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Virtually all Swingline staplers have a secret identity: when you flip them open, you can use them to tack paper to vertical objects - bulletin boards, cork walls (landlord permitting), soft lumber, and Long John Silver.

Yet all across the country, millions of staplers lead frustrated lives because their owners don't realize this. They yearn to open up and express themselves in a frankly tacky way.

Teachers have known about the secret identity of staplers for decades. How do you suppose all that stuff gets tacked onto classroom bulletin boards? Pushpins? No way!

A staple makes the ideal tack. It's sharp, sturdy, nearly invisible, and gets pushed into things by a machine that, unlike your finger, never gets tired. Removal is just as easy - pulling straight out usually does the trick with no drama. Or, on a bulletin board, just leave it where it is. Won't hurt a soul.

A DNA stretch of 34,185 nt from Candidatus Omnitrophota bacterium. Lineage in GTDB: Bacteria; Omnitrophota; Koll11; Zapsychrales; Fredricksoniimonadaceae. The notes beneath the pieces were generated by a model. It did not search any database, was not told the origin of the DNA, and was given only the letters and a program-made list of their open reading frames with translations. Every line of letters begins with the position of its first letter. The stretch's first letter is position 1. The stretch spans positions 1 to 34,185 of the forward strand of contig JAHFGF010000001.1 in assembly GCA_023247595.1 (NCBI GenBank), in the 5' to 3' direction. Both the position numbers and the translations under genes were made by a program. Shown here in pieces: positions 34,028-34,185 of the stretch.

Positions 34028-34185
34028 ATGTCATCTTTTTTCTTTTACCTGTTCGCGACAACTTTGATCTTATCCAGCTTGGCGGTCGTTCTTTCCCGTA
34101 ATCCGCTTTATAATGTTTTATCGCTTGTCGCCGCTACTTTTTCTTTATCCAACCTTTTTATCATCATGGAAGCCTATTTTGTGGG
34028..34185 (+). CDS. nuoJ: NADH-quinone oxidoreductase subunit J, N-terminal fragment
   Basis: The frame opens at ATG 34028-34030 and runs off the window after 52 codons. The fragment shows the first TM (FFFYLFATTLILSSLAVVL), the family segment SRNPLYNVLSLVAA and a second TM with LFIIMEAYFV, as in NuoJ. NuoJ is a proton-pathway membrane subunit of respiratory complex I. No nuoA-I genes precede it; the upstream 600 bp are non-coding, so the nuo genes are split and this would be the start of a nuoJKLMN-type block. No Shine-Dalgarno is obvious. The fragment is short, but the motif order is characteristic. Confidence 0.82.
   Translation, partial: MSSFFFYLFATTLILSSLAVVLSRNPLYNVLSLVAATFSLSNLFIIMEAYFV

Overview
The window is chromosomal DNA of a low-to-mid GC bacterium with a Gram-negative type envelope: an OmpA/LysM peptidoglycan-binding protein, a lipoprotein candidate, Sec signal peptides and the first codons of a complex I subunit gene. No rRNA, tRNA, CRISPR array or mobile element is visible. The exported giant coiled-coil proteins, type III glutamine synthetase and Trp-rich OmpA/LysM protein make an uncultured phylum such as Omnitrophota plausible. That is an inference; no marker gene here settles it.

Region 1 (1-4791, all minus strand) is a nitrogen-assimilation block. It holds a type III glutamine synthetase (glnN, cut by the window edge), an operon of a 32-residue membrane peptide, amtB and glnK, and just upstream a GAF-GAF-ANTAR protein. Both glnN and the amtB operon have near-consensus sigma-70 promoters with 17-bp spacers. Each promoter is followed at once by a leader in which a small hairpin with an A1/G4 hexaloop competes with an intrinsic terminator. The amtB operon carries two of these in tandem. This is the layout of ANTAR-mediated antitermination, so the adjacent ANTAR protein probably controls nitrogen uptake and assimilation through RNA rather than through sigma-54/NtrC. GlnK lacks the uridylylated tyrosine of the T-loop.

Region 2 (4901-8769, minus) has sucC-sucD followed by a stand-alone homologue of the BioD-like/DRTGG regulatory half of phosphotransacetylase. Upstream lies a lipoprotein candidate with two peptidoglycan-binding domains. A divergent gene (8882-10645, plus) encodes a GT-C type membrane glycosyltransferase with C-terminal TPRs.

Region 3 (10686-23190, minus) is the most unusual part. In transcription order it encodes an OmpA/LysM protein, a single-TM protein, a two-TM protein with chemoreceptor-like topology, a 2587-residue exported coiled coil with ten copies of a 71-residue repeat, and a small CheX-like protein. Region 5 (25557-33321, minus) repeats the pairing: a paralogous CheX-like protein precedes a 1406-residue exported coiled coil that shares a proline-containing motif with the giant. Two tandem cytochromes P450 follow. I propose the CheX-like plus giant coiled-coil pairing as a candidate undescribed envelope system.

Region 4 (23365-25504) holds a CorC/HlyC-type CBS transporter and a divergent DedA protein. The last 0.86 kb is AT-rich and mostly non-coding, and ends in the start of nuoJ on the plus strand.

Yet in millions of offices across corporate America, people in important meetings (are there any other kind?) waste valuable time searching for tacks and pins to post reports, illustrations and huge sheets of paper bearing brainstormed ideas. All they really had to do was reach for a humble desk stapler - Swingline, we hope - open it up, and tack, tack, tack.

So be kind to your schedule. And to your stapler. Learn how to tack. You'll be glad you did.

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